On Suffering Temptations Calmly and Thankfully

24 July 2020

Like most of Abba Dorotheos’ work, this text is addressed to monks. Fundamentally, however, monastics of both sexes are simply people who have been called to live a particular way of life within the Church. So where Dorotheos says ‘monk’, it is appropriate to read ‘Orthodox Christian’. On a personal note, it’s always a pleasure to translate Abba Dorotheos. It’s notoriously difficult to transmit an experience from one medium to another, to describe the essence of a painting or a piece of music, for example, in words. One of the best examples of this is Saint Paul. There are passages in his epistles where he really struggles to convey an experience verbally. By and large, Abba Dorotheos deals with more practical aspects of the Christian life and is therefore able to express himself clearly and in a very lively manner. [WJL]

Abba Pimin used to say, quite rightly, that the sign of a monk is revealed in temptations. A monk, who’s truly setting out to serve Our Lord must, as Wisdom says, [i.e. Wisdom of the Son of Sirach, 2, 1] prepare his soul for temptations, so as not to be surprised or troubled by anything that happens to him. Instead, he must believe that nothing happens which is not part of God’s providence. In God’s providence, everything is exactly as it should be and for the good of our soul. Whatever God does with us, He does out of love and consideration for us and to spare us. And we ought, as Saint Paul says, to give thanks in all things for His goodness to us. And never be aggravated or fearful over what happens to us, but, rather, accept calmly, with humility and hope in God, whatever comes our way, in the firm conviction that, as I’ve said, whatever God does to us is always out of goodness, because He loves us and because what He does is always right. Nothing else would be right for us, other than the way He deals with us in His mercy.


If you have a friend, and you’re absolutely certain that this friend loves you, and if that friend does something that causes you harm and troubles you, you’ll still be sure that they acted out of love and you’ll never believe that your friend intended to hurt you. How much more certain we should be about God, Who created us, Who brought us out of nothingness into existence and life and Who became a human person for our sakes, Who died for us and Who does everything out of love for us.

It’s conceivable that friends might do something because they love me and are concerned about me, but that, despite their good intentions, they do me harm. If this happens, it’s because they don’t have the knowledge and wisdom to direct my affairs properly. We can’t say the same about God, however, since He’s the source of wisdom and knows what’s best for me down to the last detail. Again, it might be said about the friends who love me and are genuinely concerned about my welfare, that it may happen that there’ll be times when they want to help but are powerless to do so. This is something else we can’t say about God. For Him, everything’s possible and nothing’s impossible.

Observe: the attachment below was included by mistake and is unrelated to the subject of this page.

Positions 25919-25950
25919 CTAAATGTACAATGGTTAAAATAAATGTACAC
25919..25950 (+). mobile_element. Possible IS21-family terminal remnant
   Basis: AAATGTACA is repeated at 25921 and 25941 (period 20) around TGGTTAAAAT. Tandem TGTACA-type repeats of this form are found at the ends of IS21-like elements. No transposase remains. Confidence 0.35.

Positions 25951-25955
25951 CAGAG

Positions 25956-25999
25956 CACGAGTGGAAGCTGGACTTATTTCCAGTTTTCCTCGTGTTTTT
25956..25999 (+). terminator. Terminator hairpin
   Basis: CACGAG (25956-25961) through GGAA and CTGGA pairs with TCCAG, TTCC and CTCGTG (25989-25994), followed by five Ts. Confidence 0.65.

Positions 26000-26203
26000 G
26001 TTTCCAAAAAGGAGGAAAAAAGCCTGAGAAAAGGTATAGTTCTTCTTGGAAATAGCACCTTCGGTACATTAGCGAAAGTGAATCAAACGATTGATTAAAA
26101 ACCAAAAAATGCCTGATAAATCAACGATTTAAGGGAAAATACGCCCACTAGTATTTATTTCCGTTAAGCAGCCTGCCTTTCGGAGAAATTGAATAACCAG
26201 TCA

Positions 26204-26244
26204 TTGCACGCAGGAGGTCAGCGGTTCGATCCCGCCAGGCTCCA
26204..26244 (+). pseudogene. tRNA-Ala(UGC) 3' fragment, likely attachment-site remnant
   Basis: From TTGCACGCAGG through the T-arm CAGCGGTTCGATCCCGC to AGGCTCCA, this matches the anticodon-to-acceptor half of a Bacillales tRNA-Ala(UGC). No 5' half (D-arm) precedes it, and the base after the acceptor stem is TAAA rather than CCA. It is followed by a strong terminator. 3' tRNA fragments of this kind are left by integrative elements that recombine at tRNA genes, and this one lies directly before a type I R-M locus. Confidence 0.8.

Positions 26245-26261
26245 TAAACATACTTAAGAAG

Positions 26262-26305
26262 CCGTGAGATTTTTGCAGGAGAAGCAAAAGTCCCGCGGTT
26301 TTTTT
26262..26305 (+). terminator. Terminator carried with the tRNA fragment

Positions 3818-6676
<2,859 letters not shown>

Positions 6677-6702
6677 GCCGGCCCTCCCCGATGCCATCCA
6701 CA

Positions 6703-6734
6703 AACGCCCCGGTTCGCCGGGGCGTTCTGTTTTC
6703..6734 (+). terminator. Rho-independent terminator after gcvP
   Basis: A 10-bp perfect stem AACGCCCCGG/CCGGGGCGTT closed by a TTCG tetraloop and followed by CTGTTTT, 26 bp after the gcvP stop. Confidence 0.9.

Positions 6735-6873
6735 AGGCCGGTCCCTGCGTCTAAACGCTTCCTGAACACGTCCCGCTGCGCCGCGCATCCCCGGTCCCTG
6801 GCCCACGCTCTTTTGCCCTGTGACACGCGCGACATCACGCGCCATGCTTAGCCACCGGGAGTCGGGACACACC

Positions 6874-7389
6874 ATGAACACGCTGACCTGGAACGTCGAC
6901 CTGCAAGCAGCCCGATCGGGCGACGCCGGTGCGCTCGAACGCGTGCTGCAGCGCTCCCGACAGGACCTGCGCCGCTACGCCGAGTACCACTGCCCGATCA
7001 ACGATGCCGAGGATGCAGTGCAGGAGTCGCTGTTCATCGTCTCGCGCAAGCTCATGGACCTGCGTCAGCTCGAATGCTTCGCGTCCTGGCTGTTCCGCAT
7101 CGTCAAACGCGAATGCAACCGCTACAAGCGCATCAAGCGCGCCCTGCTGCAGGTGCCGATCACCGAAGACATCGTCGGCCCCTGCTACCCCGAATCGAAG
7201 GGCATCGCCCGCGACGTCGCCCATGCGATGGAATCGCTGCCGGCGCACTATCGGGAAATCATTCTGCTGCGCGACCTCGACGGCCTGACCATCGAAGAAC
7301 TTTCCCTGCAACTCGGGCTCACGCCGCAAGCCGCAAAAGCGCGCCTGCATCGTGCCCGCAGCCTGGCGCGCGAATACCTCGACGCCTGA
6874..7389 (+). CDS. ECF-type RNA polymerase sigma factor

So we know that God loves and cares for what He’s created. He’s the source of wisdom, He knows what to do to promote my welfare and nothing’s beyond His power. We can therefore be certain that whatever He does is for our benefit and so we ought to receive it with gratitude, as we said before, as coming from a beneficent and loving Lord. This is still true even if some things are distressing, because everything happens in accordance with God’s righteous judgement. He Who is merciful doesn’t overlook even the slightest sorrow we may bear.

Often, people in doubt about this say, ‘But what if somebody in difficult circumstances does something sinful because of the affliction they’re suffering from? Does this still mean that that affliction’s for their own good?’ God doesn’t allow us to be burdened with anything beyond our power of endurance, so if difficulties do come upon us, we won’t sin unless we’re unwilling to endure a little tribulation or put up with anything unforeseen. As Saint Paul says, God is faithful and won’t allow us to be tempted beyond our ability to endure. But as people, we’ve got no patience and no taste for a little labour or for bracing ourselves to accept things with humility. So we’re crushed. The more we try and escape temptations, the more they weigh us down and the less we’re able to be rid of them.

Many people, for a variety of reasons, swim in the sea. If they know what they’re doing, when a big wave comes along they duck under it until it goes past and then they can go on swimming unharmed. But if they’re determined to take it on, it’ll push against them and they’ll be hurled back a great distance. If they try and do the same thing next time, all they do is tire themselves out and make no headway. But if they duck their head and lower themselves under the wave, as I said, then no harm comes to them and they can continue to swim as long as they like. People who do this when they’re in trouble, putting up with their temptations with patience and humility, come through unharmed. But if they become distressed and downcast, seeking the reasons for everything, they torture and annoy themselves, and instead of helping, they do themselves harm.